Over a Thousand Players Were Unable to Get Paid in Colossus Event for Several Hours
The Colossus tournament has inspired a bit of controversy once again.
After the first-place prize sparked outrage for a lackluster $638,880 first-place prize — just 5.7% of the $11,187,000 prize pool – some players who finished in the money are irate that they're unable to collect their cash.
Beginning around 10 p.m., a huge line formed down the hallway of the Rio All-Suite Hotel & Casino Convention Center, one comprised of what looked to be about 200 players. An hour and a half passed and the line didn't seem to be making much progress.
Apparently the backup was the result of a system lag in the payout system after 193 players had been paid out, that number according to tournament specialist Kyle Felleman. According to a World Series of Poker official, it was a "bottleneck" of information they weren't prepared for given the unprecedented number of payouts. As a result, approximately 1,500 players were left unpaid.
Of the 22,374 entrants that entered The Colossus, 2,241 players were slated to get paid, nearly three times as many as the previous WSOP record of 873 payouts in the 2006 WSOP Main Event.
Per rules, players are allowed to come back at any time to collect their winnings, which many planned to take advantage of as they promptly stepped out of the line. However, dozens of players remained lingering in the hall.
Hours later, many players, most tired and impatient, had pulled out chairs in order to get off their feet. Others argued with security guards and any other Caesars employees willing to listen.
"Not one manager has been out here to give us details," said Matt Mitchell, who had busted in 1,275th place. "A suit said three minutes or three hours about an hour ago."
Mitchell was just one of many seeking answers.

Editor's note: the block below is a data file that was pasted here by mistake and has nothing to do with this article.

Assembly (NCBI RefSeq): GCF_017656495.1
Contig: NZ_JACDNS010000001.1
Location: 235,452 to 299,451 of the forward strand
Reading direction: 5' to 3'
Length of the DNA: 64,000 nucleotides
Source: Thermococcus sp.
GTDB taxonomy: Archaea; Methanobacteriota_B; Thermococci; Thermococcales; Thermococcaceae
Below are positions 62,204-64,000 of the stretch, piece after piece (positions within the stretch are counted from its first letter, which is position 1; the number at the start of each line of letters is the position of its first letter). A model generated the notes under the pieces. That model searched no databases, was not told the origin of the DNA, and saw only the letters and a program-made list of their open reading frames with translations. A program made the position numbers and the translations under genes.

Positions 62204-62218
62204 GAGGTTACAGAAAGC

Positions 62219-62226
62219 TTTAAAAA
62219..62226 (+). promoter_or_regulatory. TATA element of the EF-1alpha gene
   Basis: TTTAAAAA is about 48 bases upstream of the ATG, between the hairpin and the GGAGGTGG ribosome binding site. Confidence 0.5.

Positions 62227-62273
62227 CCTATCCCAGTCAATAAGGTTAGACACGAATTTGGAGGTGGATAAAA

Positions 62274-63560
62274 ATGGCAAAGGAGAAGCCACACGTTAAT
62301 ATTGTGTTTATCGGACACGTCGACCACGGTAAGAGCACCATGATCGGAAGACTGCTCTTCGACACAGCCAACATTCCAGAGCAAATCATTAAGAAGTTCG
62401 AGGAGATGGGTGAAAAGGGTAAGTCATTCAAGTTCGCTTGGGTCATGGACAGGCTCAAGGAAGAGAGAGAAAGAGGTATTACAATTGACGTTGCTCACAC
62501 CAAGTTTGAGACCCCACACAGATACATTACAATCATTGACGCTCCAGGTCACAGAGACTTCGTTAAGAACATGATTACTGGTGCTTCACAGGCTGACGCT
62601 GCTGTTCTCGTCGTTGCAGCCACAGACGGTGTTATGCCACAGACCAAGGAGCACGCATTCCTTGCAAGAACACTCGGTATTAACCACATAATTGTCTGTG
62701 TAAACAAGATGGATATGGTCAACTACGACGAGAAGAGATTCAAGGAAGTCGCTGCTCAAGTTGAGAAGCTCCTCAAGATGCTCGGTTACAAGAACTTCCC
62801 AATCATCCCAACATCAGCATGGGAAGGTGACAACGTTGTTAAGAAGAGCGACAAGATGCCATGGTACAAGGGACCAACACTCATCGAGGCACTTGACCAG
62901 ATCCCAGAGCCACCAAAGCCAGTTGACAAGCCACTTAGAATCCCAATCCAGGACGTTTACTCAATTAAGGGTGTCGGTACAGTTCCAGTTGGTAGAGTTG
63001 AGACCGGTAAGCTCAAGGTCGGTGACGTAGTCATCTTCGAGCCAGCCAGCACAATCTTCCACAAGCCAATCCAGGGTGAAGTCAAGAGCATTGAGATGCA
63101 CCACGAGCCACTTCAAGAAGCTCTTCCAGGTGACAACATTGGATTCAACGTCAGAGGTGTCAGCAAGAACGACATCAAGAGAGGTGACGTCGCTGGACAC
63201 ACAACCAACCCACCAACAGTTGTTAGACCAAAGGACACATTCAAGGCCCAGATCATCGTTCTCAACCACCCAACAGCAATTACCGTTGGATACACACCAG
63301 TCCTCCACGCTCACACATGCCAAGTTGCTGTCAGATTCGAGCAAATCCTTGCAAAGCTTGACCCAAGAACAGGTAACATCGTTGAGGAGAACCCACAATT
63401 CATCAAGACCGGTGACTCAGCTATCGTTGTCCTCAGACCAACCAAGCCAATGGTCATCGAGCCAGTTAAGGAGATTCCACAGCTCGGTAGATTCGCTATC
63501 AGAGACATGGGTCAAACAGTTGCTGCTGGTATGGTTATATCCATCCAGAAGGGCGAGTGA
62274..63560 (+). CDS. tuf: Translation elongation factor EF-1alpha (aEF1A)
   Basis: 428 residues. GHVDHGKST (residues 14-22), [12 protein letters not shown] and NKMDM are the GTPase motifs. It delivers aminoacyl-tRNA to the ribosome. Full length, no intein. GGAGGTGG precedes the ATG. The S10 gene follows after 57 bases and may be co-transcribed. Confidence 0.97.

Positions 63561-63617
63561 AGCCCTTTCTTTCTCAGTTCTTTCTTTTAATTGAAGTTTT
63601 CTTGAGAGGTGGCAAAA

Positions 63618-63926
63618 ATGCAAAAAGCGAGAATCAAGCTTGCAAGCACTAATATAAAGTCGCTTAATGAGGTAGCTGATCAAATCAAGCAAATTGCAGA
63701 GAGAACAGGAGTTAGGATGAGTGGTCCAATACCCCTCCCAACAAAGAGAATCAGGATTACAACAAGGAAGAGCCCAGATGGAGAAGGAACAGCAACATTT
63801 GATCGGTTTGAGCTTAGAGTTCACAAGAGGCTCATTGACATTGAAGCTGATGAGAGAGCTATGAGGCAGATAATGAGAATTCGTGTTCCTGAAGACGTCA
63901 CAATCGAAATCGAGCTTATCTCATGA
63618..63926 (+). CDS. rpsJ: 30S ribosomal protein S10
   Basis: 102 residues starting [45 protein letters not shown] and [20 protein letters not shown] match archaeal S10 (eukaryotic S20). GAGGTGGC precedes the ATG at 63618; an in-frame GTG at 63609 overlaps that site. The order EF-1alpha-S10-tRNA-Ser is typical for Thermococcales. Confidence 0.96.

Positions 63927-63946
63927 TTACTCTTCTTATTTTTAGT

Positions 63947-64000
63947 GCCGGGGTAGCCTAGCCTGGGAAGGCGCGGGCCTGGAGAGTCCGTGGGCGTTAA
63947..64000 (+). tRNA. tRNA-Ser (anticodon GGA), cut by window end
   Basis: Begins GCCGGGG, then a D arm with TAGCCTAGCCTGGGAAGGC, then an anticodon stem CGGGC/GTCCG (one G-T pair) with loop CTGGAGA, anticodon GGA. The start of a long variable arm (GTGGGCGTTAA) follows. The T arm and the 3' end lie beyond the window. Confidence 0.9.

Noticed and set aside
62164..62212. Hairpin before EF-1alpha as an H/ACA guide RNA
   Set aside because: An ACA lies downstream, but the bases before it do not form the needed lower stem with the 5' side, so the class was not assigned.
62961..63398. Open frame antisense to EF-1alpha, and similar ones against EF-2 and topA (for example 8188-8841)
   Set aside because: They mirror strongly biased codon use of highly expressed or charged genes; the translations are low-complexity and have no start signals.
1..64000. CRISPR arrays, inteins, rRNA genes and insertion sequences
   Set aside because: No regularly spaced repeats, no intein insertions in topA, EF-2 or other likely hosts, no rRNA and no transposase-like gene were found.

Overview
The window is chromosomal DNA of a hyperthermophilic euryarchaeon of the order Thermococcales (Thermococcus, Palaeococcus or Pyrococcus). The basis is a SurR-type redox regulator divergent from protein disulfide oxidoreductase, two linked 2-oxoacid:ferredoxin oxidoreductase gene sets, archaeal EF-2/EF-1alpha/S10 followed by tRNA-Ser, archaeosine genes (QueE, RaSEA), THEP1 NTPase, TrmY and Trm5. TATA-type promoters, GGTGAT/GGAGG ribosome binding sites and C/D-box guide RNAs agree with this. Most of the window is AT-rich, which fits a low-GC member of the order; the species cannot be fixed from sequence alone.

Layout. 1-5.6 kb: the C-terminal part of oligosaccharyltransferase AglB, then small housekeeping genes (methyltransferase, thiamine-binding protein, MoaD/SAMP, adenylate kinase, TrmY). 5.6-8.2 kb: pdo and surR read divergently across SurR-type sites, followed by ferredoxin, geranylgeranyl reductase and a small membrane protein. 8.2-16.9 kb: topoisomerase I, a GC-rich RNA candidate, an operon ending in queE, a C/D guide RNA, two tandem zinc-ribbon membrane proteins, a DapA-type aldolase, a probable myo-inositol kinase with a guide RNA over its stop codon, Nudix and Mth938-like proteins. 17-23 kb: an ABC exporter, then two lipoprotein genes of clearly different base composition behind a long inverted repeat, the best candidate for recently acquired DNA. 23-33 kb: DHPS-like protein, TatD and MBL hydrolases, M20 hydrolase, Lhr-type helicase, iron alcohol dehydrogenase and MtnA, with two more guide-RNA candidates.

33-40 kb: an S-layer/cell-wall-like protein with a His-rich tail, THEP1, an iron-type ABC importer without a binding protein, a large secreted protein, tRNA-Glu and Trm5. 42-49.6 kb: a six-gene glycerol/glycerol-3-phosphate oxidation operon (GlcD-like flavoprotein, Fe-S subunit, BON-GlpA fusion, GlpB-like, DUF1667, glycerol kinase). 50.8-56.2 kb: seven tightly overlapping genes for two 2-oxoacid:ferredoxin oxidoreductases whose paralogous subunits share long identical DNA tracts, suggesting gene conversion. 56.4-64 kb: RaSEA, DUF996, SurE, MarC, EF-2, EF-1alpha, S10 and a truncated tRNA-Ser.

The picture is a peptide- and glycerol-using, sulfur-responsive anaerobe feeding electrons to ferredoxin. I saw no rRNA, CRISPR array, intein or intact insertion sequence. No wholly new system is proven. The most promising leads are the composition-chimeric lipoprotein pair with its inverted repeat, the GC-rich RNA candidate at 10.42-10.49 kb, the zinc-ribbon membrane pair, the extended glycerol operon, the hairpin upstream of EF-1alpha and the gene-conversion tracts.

"I can't get my money, the computers are done," interrupted Braxton Dunaway, who had busted in 1,463rd place. "It's just so unprofessional, it's crazy. They sure can take your money fast, but they can't give it to you."
Other players chimed in wondering why officials couldn't do the process manually.
"I mean the whole preregistration was half manual, half computer," said one player. "They got cardboard boxes with all the paperwork in it. Why can't they just do the same thing and then on their time they fix this, not on our time?"
Several people, Dunaway included, were particularly upset because they had looming flights.
"My flight leaves in six hours," said Dunaway. "They stated the obvious, that I can come back anytime. Thanks for letting me know that I can come back any time when I'm leaving in the morning. Granted, had I made it through, of course I would have made other arrangements but I have a flight already scheduled."
Several poker pros spoke out via Twitter on behalf of those waiting to get paid:
I feel conflicted about highlighting something bad about poker, but waiting 4 hours in line for a payout at 1am must be beyond infuritating— Ben Yu (@professorben)
@professorben it's so embarrassing. The lack of preparation for this obvious situation is nothing short of a complete embarrassment— David Baker (@audavidb)
These poor souls have been in line for 4 hours but the payout software is broken and WSOP won't do any payouts manually.— Justin Bonomo (@JustinBonomo)
Update 2:15 a.m.: The payout systems appear to be back up and running as players are now being processed and receiving their money.
*Lead photo courtesy of Ben Yu twitter.
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Executive Editor US, PokerNews Podcast co-host & 2013 WSOP Bracelet Winner.